Maybe the travel day will reunite the Sox with their luggage...er....offense and the team can get the bats back together. The Yankees are only a razor thin 9.5 back now. Uh....yeah. There's no place like home.
Thanks to Hiroko Ota, Minister of State for Economic and Fiscal Policy, I was able to provide another stunningly accurate prediction for Daisuke Matsuzaka's last start. Continuing the trend of celebrity guests, I've enlisted famous Japanese film director, actor, and all around personality Beat Takeshi to make the latest guess. Here's what he had to say:
Yeah. At first he just kind of stared at me for a few minutes. Then, he had this to say:
"Lots of strikeouts."
"Lots of blood and screaming."
No. No. No. You're going to far. Just stick to baseball. This is real. No surrealism.
"A dog will bark in the distance and then a speeding police car will crash through the centerfield fence, followed by an ambulance."
Stop. This is about real baseball. Daisuke Matsuzaka vs. Randy Johnson. Red Sox and Diamondbacks.
I was fortunate enough (in the cozy environs of my own imagination) to spend some time with several members of Prime Minister Abe's Cabinet as they left a recent meeting in Tokyo. Several of the ministers took a minute or two to weigh in on Matsuzaka and even offered a few predictions about his next start versus Oakland. Here's what they had to say:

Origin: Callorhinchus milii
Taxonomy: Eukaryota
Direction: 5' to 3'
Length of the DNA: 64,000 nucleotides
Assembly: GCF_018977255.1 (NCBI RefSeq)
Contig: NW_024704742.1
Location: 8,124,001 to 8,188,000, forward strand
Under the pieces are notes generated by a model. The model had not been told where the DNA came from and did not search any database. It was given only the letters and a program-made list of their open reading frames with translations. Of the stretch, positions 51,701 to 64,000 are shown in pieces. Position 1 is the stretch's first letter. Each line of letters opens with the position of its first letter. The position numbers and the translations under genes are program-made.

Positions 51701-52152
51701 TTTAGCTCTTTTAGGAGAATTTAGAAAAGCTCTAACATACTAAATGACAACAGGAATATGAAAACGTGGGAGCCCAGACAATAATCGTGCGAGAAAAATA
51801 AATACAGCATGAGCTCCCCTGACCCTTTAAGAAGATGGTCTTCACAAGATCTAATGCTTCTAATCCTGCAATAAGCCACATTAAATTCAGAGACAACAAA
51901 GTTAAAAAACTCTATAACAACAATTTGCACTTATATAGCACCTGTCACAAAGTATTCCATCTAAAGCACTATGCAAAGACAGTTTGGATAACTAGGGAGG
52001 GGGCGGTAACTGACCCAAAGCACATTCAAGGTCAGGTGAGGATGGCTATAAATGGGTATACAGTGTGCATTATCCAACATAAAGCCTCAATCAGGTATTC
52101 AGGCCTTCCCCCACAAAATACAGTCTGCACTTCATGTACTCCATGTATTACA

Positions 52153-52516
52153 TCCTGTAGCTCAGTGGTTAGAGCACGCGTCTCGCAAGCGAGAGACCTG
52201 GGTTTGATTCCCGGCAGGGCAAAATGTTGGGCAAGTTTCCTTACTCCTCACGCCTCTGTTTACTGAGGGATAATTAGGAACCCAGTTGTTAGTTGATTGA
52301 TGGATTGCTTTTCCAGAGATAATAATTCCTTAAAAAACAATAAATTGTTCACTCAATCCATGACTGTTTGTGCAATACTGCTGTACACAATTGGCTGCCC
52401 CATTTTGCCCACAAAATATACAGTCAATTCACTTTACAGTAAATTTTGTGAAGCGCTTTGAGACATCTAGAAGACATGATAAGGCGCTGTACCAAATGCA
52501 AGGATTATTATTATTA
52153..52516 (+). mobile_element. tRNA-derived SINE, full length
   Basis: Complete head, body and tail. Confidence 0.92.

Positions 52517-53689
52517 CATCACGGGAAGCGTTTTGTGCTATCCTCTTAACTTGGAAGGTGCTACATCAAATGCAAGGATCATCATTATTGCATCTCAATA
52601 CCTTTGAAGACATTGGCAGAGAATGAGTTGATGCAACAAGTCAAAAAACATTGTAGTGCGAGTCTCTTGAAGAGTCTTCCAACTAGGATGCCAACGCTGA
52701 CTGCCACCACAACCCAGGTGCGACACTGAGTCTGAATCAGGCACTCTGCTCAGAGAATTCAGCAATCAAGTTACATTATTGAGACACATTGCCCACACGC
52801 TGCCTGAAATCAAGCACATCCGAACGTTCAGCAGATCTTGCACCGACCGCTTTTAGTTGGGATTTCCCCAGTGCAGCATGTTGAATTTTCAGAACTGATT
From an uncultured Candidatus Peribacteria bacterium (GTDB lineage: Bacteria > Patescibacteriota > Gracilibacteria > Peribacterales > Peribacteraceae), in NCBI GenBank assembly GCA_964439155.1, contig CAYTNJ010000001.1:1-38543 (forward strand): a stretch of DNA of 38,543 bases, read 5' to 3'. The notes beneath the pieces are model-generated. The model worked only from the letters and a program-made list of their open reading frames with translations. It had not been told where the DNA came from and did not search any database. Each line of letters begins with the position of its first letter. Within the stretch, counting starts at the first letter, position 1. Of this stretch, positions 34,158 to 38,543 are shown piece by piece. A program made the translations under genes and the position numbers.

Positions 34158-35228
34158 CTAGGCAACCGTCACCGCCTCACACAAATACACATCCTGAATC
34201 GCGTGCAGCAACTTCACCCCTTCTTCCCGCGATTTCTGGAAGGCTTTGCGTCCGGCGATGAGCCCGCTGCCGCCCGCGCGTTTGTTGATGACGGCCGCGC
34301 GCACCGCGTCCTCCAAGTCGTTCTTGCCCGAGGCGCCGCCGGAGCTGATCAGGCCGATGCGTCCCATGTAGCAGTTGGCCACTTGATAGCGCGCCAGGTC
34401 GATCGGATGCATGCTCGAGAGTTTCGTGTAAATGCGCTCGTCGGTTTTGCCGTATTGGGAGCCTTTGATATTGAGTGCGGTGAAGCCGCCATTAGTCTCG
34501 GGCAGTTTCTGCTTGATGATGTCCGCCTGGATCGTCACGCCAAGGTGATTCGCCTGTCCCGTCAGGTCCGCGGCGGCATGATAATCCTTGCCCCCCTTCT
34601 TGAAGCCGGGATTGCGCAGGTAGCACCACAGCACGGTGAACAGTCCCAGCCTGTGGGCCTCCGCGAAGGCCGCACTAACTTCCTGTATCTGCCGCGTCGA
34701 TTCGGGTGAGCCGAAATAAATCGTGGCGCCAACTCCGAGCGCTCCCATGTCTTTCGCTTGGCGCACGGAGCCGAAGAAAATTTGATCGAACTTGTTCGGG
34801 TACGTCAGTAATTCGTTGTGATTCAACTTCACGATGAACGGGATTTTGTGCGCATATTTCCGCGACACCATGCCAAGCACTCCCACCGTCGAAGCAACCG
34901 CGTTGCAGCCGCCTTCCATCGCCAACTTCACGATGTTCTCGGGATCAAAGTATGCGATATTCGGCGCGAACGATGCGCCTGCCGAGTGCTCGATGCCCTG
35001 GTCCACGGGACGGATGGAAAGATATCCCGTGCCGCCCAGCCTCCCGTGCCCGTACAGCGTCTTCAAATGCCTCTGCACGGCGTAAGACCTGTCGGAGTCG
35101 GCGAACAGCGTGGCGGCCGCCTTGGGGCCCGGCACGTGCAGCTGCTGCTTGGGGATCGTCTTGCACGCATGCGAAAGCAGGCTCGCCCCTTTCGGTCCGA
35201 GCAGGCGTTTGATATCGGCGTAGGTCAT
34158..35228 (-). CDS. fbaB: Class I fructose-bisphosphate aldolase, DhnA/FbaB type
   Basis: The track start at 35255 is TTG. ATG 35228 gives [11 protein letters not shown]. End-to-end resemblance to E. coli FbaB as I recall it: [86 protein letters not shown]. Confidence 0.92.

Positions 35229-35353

Taro Aso - Minister of Foreign Affairs
Exporting a talent like Daisuke is a wonderful gesture by the Japanese people to the baseball fans of your country. If all goes well, we will be mass producing these pitchers in miniaturized form and sending more of them for you to consume. Of course, the gyroball is a national treasure. That will stay behind.
vs. Oakland 9 IP, no hits, no walks, no runs, 27 strikeouts
Tetsuzo Fuyushiba - Minister of Land, Infrastructure and Transport